Gay Voluntary Associations in New York: Public Sharing and Private Lives

Gay Voluntary Associations in New York: Public Sharing and Private Lives

Gay Voluntary Associations in New York: Public Sharing and Private Lives

Gay Voluntary Associations in New York: Public Sharing and Private Lives

Synopsis

Gay Voluntary Associations in New York is a sensitive and insightful ethnography of social groups that have gathered around common interests in an urban LGBT population from the time of the AIDS crisis to the present. Anthropologist Moshe Shokeid examines the social discourse of sex, love, friendship, and spiritual life in which these communities are passionately engaged.

Drawn from long-term anthropological research in New York City, Gay Voluntary Associations in New York uses participant observation to explore such diverse social associations and religious organizations as seniors groups, interracials, bisexuals, sexual compulsives, gay bears, and Catholic, Protestant, and Jewish gay congregations. As an outside observer--neither gay nor American-born--Shokeid examines the social discourse within these voluntary associations from a critical vantage point. In addition to the personal information and intimate expressions of empathy freely shared in the company of strangers at social gatherings, individual stories and experiences are woven into the narrative to illustrate the existential conditions and emotional template of gay life in the city. Shokeid's nuanced portrait of the affective relationships within these groups offers deeper comprehension of the social dynamics and emotional realities of gay urban communities in the United States.

Excerpt

In the early 1980s my family and I lived in Queens, New York, where I studied the Israeli immigrant community, nicknamed Yordim (Hebrew for “those who go down”; singular, Yored). I found that the Israelis there were reluctant to admit that their relocation to the United States was more than temporary. As a result, they organized nostalgic get-togethers, what I defined as “onenight-stand ethnicity,” but did not form the voluntary associations—often leading to enduring social institutions—that other earlier and present-day, Jewish and non-Jewish “permanent” immigrants had (Shokeid 1988). It was during that time that I was invited to attend a service at the gay and lesbian synagogue, Congregation Beth Simchat Torah (CBST) in the West Village of Manhattan. I was fascinated by that social experience, and a few years later (1989) I returned to New York and started research at cbst. the period of my observation there coincided with a time of challenge for the synagogue. It was faced with the question of whether, as a lay-led, all-volunteer organization, it could still continue to meet the needs of its now sizeable congregation, many of whom were ill with aids. Or would it have to hire a full-time paid rabbi and paid staff, thus transforming its founding social bricks and the ethos of a voluntary organization (Shokeid 2003 [1995], 2001)?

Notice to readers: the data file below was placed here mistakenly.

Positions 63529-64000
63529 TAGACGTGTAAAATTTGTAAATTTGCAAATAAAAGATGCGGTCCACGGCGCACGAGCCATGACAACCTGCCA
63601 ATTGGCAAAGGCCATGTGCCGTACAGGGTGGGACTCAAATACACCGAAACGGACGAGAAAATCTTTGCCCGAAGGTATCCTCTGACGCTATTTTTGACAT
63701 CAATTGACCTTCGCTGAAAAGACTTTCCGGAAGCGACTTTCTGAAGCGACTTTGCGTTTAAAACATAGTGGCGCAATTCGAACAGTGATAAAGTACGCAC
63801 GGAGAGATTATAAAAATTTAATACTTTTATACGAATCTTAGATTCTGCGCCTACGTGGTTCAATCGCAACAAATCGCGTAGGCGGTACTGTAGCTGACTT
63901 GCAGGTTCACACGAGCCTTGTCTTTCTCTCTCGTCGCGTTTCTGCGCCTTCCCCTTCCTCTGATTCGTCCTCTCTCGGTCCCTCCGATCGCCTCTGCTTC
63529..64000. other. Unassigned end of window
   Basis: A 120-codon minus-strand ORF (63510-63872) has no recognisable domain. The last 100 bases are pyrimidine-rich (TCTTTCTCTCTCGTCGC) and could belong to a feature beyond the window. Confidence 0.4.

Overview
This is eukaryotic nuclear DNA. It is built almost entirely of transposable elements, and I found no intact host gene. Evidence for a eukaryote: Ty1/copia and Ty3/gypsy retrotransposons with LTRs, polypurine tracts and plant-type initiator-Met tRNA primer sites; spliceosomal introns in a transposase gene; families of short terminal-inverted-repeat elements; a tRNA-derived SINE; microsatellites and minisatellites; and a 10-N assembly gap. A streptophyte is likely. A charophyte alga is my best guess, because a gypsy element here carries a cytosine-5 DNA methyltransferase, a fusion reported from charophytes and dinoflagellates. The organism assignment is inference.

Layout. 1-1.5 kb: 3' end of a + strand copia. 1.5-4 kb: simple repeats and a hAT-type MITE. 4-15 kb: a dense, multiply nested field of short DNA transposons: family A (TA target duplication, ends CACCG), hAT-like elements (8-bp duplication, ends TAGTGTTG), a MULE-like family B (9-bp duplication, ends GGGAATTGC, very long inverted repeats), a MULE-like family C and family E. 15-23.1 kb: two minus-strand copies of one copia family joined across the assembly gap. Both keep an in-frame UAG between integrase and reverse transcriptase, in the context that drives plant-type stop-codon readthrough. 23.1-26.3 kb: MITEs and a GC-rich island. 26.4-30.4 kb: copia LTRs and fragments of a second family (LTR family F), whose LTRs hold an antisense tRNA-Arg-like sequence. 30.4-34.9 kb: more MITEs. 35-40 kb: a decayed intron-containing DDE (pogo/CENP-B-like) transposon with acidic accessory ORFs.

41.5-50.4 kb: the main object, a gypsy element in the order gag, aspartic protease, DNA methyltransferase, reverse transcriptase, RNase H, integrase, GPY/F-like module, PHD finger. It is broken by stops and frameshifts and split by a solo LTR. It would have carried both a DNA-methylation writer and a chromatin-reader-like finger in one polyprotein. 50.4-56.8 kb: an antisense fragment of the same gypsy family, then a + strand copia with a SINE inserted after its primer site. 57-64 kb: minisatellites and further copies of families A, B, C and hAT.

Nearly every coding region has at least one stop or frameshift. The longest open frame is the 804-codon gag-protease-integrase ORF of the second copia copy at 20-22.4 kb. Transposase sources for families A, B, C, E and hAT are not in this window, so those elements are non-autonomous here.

In the mid-1990s, while still maintaining contact with cbst, I broadened my field of interest to the Lesbian and Gay Community Services Center in the West Village (the Center). Starting in 1995, during sabbaticals and research fellowships, I observed a number of the voluntary groups holding meetings there. Located in a massive New York landmark school building (on Thirteenth Street), the Center hosts a wide variety of organizations and activities. Actually, anyone can ask to use the Center’s space in order to initiate a new activity aimed to serve the interests and welfare of gay, lesbian, bisexual, and transgendered people. the annual report for 1996, for example, listed about 120 groups that met on its premises. in addition, the Center promotes many public events, discussions, lectures, exhibitions, parties, dances, and . . .

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